"I've known your mother for the past few years," he says. "I've talked to her in between ministering to my clients."
"So you've seen her decline," I say.
A day later my brother Jimmy calls me and tells me he's talked with the funeral home. Mom could have three weeks, three months, six months -- hell, we don't know, but at least arrangements are set. "I'll go to her church Sunday and talk to the minister," I say. "It'll be cool, hangin' with the Nazarenes."
June, 1991. I leave the newsroom at the Jett Dispatch where I have my summer job, and walk across the street to have lunch with Mom at her place of work. For a while after my girlfriend left me, I had no appetite. Fell into a dark depression. Now I'm getting my bearings back somehow and I'm entering the death house.
It stands to this day, one of the oldest damn houses in Jett. Still fresh gleaming white as the day the old man -- well, he was a young man then, just out of mortuary school in Pennsylvania -- moved in with his new bride. Black and white photos of the couple, Mr. and Mrs. Deurksford, now long dead, at various stages of life -- young adulthood, middle age and such. Mortuary owners David and Arletta Deurksen in various pictures of their lives, by themselves and with their three boys -- just blended with the retro wallpaper of the parlor like the vanishing years and days of drinking to the end, gospel singing and eulogies gone by. Such pieces of time are said to be ghosts, but according to the stories, there are images much more phantasmagorical shifting through the spaces and walls of this darling abode.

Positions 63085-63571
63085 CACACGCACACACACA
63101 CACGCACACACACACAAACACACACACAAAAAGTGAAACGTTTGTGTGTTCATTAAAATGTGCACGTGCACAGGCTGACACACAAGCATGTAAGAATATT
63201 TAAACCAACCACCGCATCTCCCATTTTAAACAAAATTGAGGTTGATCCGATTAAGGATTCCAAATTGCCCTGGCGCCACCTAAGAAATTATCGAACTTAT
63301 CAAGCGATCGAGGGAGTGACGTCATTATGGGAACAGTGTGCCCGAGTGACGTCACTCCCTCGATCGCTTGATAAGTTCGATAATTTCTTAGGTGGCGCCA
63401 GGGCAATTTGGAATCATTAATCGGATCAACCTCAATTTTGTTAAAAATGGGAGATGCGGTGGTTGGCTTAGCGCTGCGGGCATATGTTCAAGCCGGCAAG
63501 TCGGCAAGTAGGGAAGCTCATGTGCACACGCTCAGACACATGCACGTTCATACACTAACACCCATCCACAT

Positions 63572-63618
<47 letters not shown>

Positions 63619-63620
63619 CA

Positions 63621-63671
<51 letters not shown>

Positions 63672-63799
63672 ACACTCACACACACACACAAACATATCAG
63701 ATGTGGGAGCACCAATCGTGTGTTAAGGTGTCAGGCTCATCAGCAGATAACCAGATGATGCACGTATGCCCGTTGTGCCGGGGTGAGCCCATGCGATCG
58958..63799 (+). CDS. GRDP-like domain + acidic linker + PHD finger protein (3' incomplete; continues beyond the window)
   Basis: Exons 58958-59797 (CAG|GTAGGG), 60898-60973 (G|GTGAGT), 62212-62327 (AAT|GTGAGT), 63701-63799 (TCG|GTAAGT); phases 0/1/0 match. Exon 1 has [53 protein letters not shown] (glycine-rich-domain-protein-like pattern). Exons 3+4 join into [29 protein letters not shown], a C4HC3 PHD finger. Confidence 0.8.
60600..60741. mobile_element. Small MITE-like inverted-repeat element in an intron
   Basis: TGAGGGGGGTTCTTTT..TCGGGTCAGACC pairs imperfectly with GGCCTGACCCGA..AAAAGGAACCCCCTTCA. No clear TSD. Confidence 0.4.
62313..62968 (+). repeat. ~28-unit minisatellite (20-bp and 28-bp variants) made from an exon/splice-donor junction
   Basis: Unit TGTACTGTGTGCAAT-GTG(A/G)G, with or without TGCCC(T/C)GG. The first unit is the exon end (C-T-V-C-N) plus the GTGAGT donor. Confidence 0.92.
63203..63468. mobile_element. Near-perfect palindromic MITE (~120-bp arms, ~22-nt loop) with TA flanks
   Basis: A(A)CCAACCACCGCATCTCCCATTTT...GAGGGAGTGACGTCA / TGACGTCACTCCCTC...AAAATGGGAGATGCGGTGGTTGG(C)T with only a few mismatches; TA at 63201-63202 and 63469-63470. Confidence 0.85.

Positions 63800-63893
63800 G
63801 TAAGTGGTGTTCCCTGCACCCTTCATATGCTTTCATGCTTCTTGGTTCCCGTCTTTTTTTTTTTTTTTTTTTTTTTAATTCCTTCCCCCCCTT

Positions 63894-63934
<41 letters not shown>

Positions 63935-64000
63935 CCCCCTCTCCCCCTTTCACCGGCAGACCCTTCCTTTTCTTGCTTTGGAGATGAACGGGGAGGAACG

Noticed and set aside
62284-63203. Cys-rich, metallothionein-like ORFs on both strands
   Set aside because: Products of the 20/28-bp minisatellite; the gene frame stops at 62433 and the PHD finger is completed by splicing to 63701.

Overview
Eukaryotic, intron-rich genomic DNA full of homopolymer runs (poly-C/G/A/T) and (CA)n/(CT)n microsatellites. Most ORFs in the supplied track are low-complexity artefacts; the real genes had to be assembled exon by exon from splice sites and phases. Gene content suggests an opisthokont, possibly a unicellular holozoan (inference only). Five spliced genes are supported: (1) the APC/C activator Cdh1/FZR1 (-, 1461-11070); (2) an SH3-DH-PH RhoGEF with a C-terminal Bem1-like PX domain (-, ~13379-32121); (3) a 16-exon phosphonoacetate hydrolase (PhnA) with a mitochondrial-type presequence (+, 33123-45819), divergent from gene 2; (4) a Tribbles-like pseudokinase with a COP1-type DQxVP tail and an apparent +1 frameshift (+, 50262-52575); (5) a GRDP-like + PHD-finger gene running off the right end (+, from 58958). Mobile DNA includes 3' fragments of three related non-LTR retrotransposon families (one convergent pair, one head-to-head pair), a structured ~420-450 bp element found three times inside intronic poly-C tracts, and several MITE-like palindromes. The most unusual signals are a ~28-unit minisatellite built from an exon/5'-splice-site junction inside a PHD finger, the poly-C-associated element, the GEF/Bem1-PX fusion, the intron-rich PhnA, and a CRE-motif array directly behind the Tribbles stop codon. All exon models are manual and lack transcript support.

Mr. Farris lies in an expensive casket by the east wall of that room. He's wearing a tan suit with a gold clasp on his tie. People say "they made him up well." I get a good look and why the hell not? Long-time local businessman, civic leader, served on the Board of Education, City Council and two terms as county clerk. "They sewed his eyes down nicely," I say softly. For God's sake, why the hell did I ever read that book, The American Way of Death by Jessica Mitford?